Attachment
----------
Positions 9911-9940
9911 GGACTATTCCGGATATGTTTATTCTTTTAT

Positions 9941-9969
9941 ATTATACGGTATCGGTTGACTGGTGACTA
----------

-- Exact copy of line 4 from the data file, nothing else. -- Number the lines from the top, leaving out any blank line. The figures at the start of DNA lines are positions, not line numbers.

9941 ATTATACGGTATCGGTTGACTGGTGACTA